We went directly from the radiologist’s office to the surgicenter, where we had our dear nurse supervisor scan our  anesthesiologist’s schedule.   We compared available days, found a neat dovetail only a week away, and secured her promise to put John on their schedule for that day with “our” anesthesiologist in attendance. Then it was back to the scheduler in the imaging department, who we knew by name at this point. We explained that  we had a date on which both the radiologist and the anesthesiologist were available, that both had agreed to that date, and that we needed her to schedule and reserve the space for John. In less than 2 hours, we had gone from learning about the existence of a new tumor to being scheduled to have it eradicated in just one week.

This was all possible because we had developed a relationship of deep mutual respect and trust with our doctors. We had made it a point to become familiar with everyone who was connected with John’s care. We knew the names of our doctor’s nurses,  and of the schedulers. But even more than that, without really consciously intending to, John had made each one of them aware of the particular details of his case.

“I’ve developed another one,”

he would say confidentially to  a nurse or the very sympathetic scheduler about his latest tumor. I think that his doing this had the unintended but very beneficial effect of making them feel that they were a part of his team. They wanted him to succeed. They wanted to do everything they could to make that happen. Just as  importantly,  John and I were doing a lot of their work for them; they were very appreciative of that. It was a total win-win situation from the point of view of all involved.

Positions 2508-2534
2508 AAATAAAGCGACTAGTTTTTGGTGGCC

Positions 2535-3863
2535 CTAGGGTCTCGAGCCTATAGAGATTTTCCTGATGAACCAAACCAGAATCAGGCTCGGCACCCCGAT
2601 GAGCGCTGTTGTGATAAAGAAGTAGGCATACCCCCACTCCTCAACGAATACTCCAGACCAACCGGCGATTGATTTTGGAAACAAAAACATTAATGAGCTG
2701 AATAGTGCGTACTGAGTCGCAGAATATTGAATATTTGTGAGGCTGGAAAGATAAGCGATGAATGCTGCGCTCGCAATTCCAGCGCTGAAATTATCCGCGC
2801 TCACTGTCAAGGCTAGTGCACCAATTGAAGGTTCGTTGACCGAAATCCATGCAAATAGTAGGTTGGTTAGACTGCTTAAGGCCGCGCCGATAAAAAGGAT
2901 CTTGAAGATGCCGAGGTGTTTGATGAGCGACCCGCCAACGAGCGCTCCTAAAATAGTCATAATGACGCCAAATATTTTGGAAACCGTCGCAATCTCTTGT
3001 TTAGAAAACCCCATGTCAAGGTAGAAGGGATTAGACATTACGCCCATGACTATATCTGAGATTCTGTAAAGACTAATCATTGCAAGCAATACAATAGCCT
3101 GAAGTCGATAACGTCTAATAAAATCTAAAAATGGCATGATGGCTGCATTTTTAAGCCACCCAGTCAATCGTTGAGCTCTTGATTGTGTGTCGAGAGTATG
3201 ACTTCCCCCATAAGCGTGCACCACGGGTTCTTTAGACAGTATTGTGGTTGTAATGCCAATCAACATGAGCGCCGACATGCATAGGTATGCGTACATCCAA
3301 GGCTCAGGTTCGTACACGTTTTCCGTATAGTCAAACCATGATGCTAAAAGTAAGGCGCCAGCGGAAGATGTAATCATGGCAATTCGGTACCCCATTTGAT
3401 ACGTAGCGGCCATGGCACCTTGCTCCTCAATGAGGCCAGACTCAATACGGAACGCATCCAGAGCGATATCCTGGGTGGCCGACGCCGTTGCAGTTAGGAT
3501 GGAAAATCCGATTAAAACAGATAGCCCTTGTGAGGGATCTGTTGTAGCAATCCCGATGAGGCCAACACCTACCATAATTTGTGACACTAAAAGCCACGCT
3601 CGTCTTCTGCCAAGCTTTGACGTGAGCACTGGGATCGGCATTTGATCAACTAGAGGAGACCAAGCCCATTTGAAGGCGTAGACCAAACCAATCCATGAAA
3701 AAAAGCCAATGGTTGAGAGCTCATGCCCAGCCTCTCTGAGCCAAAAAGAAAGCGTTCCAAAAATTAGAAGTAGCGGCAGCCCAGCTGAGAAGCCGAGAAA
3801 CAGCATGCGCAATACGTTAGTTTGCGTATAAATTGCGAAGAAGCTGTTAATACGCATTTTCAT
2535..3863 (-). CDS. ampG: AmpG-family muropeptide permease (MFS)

About surfingon

I live in Hawaii. I surf in the winter and swim in the summer. I have been a hospice volunteer with a contemplative-care oriented hospice for 25 years have been part of their team that trains new volunteers for the last 9 years. I have walked the colon cancer path with my beloved husband these past 5 years. He died very peacefully in April 2009. I now seek to share what we learned, to shed light on the many dark corners of this often mystifying, heartbreaking and heart-opening journey.
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  1. Charlotte Flavin says:

    Dear Rachel,
    This posting is another “winner”! Your ability to remember details are admirable; of course, making valuable notes helps. Your appreciation of staff also elicits response in kind, most of the time.
    And analyzing the results, so you can teach others, is amazing. “If you want good results, this is what you need to do: a, b, c, etc.”. Thank you for the teaching; all patients and caregivers could use this information. Sometimes the first time is uncomfortable, but with practice, it becomes easier! Aloha, Charlotte

    • surfingon says:

      Thank you for mentioning a key point, Charlotte: expressing appreciation to medical team members is vital. I’ll never forget the response of one of the ICU nurses when I brought them a box of candy and a heartfelt note about their compassion. She cried as she said, “You have no idea how much this means to us. Everyone is quick to tell us about all the things that went wrong, but hardly anyone ever thanks us.” Yes, gratitude is a very important part of the equation…

  2. Eve-lynn says:

    Hi Rachel,
    What a lovely way you have of “telling your story”, with insight,
    details and compassion and as always teaching!
    I have so many visions of you and John, as you tell your story!
    How wonderful that you are letting everyone know just how important it is to give positive reinforcement for all the “loving” things that the medical field does and not just the mistakes that are made, being humans.
    Sending you much love and encouragement for sharing your life and grief with all!
    Mahalo & Aloha,